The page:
Friday, December 31, 2004

Death in 2004

I picked up a copy of Streats this morning, and it immediately struck me that it was much thicker and heavier than usual. It took me a while before it hit me. Streats is dead.

* * *

Speaking of death...

I've been dreaming of this internet service for ages. Let's call it Messenger of Death for now, since I can't think of a better name. Here are the basics of how it works:

You sign up (and pay) for the service, and enter a bunch of email messages to be sent to selected family and friends at specified times only after you die.

When you actually die, your lawyer (or someone you trust) will inform Messenger of Death that you're dead, along with the documentary proof (death certificate etc), which would trigger off your instructions.

For example, you can specify that you want an email sent to your ol' pal Bob exactly one year after your death date:

Heya Bob, it's been a long time! I mean, it's been waaay toooo loooong!
How's life these days for ya? frankly, life sucks big time for me down here.
Waitaminute... i'm dead. ok then - death sucks big time. I mean it's hot down here. Hot like hell man. Darn me - it IS HELL! and it's damned lonely. I mean I'm damned I know, but it IS lonely. I miss you man. I wish you were here with me. Join me soon okay?

And maybe another year later:

Damn Bob, when are u coming down man? Or don't tell me you've gone to heaven?? nah no way not after the things we did together - no way you'll be up there. you'd betta join me soon okay? or i'll start to haunt u in your sleep and give you wet dreams - not the usual kind - but nightmares so scary you'll wet your bed!
heh just kiddin man. but i'm just DYING for u to join me man!

This way your folks are guaranteed to remember you, and just way you want them to.

I think I'll make a lot of money with this service. Anyone wanna sign up?

* * *

Now to a more serious vein.

In principle, dying doesn't occur in weekends.

That was a quote from Grace Chow, who chronicled her thoughts in a blog as she looked forward to her impending death, which finally came and took her away early this month.

That was one of the most unique blogs I've seen. I suspect that it won't be updated anymore.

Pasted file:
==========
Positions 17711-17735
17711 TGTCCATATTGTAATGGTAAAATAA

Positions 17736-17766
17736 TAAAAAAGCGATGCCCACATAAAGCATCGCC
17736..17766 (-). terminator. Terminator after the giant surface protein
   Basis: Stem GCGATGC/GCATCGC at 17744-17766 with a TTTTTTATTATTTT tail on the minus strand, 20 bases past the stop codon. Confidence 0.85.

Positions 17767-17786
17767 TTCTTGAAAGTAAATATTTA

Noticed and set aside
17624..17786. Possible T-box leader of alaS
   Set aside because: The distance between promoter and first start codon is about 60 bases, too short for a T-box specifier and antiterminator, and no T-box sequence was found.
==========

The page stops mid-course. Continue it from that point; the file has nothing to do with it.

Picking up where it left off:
* * *

Some time in September this year, one of my favourite blogs died. Thankfully it wasn't because the blogger died - she just got tired after blogging for 5 years, so she killed it. Blogicide.

But miracles do happen.

Her blog was resurrected after a few weeks, complete with a new and glorified body.

Okay that was just a minor miracle. Maybe not even a miracle, since I was fully expecting her to blog again. Or at least write again.

* * *

I've been contemplating what would happen if I killed this blog.

Probably some mourning from some of you?

But really, a dead blog deserves little mourning.

* * *

Well, it's New Year's Eve.


Of course I don't mean it. Go say that to those who lost someone in the tsunami.

Thursday, December 30, 2004

Blogging Reasons and Lessons

Everyone has their own reasons for blogging, although some may think that they don't - it's just that they're not very introspective. I suppose most people have the typical reasons for blogging, ranging from a personal diary replacement to a popularity-garnering scheme, a personal knowledge management tool to a public information service, and so on.

Since I'm quite a "different" kind of guy ("weirdo", as some say), I had other things in mind when I started this blog. Most basic of them is that I wanted to learn certain things about blogging, particularly "public" blogging.

Here are some of the reasons for this blog, as well as some fo the things I've learnt from this blog:

1. I wanted to prove to myself (and perhaps others) that a blog on something as mundane as life in an average institution in a "boring" country could actually be interesting, if the blogger is observant and writes well. I even came up with an extremely unattractive and unsophisticated title to add to the challenge, as you can see (ok I admit that Bill Clinton's autobiography title, My Life, is worse).